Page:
A stranger approaches you at a parking lot and says he’s with a vehicle glass company. He tells you that you need a new windshield, which he can provide free of charge if you provide your insurance information. Sounds good, right?
Well, it’s probably too good to be true. According to Farmers Insurance, the windshield replacement offer is almost always a scam. And the risks may be greater than many people realize.
First, the quality of the replacement windshield and the repair work usually aren’t good, which means you could be putting your safety at risk. This scam also can do a number on your insurance coverage, says Quiggle.
“Once they have your insurance information, a scammer will often submit false claims under your policy,” he says. “You’ll have to go through the headache of clearing up those false claims, but in the meantime, they can raise your premium and — if there are enough false claims — you can even lose your coverage.”
Experts say the best thing is to walk away from the offer. If you do need your windshield replaced, call your insurance agent in advance to see what is and isn’t covered.
At first glance, a friendly tow truck happening by after an accident or breakdown can seem like a godsend. But if you didn’t call for a tow, there’s a good chance it’s what authorities call a “bandit” tow truck, which means you’ll get your tow and an eye-popping bill.
There are a couple of easy ways to protect yourself. If you have AAA or belong to another roadside assistance program, that’s where you should turn when you need a tow because you’ll benefit from lower pre-negotiated rates.
Your car insurance policy may also offer roadside assistance. If you use it when an accident renders your vehicle undriveable,ask about the policy’s limits on towing and storage before you leave the scene.
If you must use an independent tow truck, call for one rather than go with a truck that is passing by. It’s also critical that you read the fine print before signing any towing contract. Experts say you should get a printed price or invoice of all towing and storage charges and any miscellaneous fees. The contract also should specify to where your vehicle is being towed.
Car insurance premium evasion
Policyholders are not completely innocent when it comes to insurance scams.
The Insurance Information Institute, a New York-based trade group, says some customers deliberately mislead insurers by using a false address from a lower-premium area when registering their vehicles.
A related car insurance fraud is deliberately failing to add a new driver in the household, typically a teenager, to the family policy.
The institute says these sorts of lies and omissions cost the car insurance industry as much as $16 billion a year.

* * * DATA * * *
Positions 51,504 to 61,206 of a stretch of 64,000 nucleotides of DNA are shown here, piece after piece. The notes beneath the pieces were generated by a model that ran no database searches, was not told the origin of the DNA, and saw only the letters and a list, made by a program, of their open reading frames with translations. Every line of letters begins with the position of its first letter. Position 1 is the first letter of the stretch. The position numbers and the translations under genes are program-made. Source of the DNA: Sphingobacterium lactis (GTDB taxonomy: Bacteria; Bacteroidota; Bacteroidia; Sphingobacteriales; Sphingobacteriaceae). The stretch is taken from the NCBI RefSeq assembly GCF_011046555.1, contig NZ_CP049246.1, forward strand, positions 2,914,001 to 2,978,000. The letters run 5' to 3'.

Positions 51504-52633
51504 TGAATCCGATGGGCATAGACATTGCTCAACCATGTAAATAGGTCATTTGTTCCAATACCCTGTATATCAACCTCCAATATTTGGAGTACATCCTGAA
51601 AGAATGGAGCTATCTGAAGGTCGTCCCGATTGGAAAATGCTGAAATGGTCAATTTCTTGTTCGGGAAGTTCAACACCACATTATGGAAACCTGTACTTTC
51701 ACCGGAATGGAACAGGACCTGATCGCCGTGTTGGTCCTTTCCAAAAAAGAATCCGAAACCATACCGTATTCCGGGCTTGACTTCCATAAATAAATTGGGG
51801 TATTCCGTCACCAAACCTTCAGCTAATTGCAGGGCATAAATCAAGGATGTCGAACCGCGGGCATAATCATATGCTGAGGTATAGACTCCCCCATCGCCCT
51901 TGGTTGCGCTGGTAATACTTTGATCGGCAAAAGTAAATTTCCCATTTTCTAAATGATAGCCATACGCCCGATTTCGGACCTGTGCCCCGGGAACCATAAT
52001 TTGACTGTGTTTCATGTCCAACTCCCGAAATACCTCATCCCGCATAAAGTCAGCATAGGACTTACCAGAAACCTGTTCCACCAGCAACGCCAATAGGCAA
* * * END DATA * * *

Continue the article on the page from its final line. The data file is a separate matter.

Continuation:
In theory, premium evaders could go to jail for fraud, but it’s more likely they’ll lose their car insurance coverage, says Thomas J. Simeone, a Washington, D.C., lawyer who specializes in liability issues.
“Any intentional misstatement on an insurance application can definitely lead to a policy being canceled immediately and a claim being denied,” says Simeone. “Moreover, the insurance company may seek to recover any previous claims paid before uncovering the false statement.”
How to avoid car insurance fraud
Knowing that car insurance fraud exists is the first step. To protect yourself, you’ll want to know how to avoid these scams. Nationwide provides these tips on how to avoid car insurance frauds.
- Avoid tailgating so that criminals can’t take advantage of the situation to cause an accident.
- Report all accidents to the police and get a police report, no matter how small the damage is, so criminals can’t damage the car to get in bigger claim.Document any details of the accident. Take pictures of any damages, the passengers and the accident scene after an accident. Write down names, addresses, license plate numbers, driver’s license numbers, witnesses and anything you remember about the accident.
- Find your own doctors and lawyers. Don’t use people who come up to you at the scene of an accident. If a doctor suggests filing a personal injury claim even if you’re not hurt, be cautious.
- Tell your insurance provider about the accident as soon as possible.
Remember, when in doubt, always contact your insurer.
Frequently asked questions
What happens if you lie on an insurance application?
Lying on an insurance application is a form of fraud and is punishable by fines and potentially jail time. Not only that, but your insurer may increase your rates and impose a financial penalty of their own.
How much jail time can you get for insurance fraud?
How much jail time you get depends on the severity of the fraud. For a misdemeanor fraud, you could get up to a $15,000 fine and up to five years in jail. For a felony fraud, you could get up to a $150,000 fine and as much as ten or more years in prison.
How do I report suspected car insurance fraud?
Immediately call your car insurer or the National Insurance Crime Bureau (800-835-6422).
How can I recognize car insurance fraud?
Use the guidelines outlined above to help you identify potential car insurance fraud. When in doubt, contact your car insurance company or the National Insurance Crime Bureau (800-835-6422).